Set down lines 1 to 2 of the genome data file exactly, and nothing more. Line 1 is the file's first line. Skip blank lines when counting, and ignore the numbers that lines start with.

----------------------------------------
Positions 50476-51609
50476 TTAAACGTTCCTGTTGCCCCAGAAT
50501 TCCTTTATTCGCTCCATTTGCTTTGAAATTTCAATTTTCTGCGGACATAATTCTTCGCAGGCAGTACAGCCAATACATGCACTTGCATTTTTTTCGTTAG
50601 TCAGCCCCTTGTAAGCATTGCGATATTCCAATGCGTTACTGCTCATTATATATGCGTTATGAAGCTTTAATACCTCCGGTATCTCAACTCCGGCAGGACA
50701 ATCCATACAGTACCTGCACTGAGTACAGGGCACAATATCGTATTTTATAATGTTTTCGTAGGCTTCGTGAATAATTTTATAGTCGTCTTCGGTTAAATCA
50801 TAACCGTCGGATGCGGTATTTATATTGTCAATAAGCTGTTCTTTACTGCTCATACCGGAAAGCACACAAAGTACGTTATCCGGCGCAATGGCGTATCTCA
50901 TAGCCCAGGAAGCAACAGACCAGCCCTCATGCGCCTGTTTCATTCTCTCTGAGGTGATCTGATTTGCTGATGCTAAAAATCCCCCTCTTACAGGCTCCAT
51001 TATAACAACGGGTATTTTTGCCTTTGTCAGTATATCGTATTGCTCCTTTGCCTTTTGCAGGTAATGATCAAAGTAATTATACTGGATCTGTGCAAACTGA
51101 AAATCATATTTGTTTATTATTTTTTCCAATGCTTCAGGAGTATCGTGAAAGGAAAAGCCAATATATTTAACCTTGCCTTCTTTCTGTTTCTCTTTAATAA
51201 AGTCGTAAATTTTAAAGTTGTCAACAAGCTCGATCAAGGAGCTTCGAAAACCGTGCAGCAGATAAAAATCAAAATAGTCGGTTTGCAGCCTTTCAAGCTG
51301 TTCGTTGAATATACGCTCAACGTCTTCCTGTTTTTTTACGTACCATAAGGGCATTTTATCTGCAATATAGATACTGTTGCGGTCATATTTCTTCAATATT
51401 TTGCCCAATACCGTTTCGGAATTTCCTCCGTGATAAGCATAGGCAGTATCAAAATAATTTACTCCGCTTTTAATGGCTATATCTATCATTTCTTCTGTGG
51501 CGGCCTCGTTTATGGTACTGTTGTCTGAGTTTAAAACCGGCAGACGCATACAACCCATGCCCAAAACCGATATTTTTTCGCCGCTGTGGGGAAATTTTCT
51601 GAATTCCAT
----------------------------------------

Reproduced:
Positions 50476-51609
50476 TTAAACGTTCCTGTTGCCCCAGAAT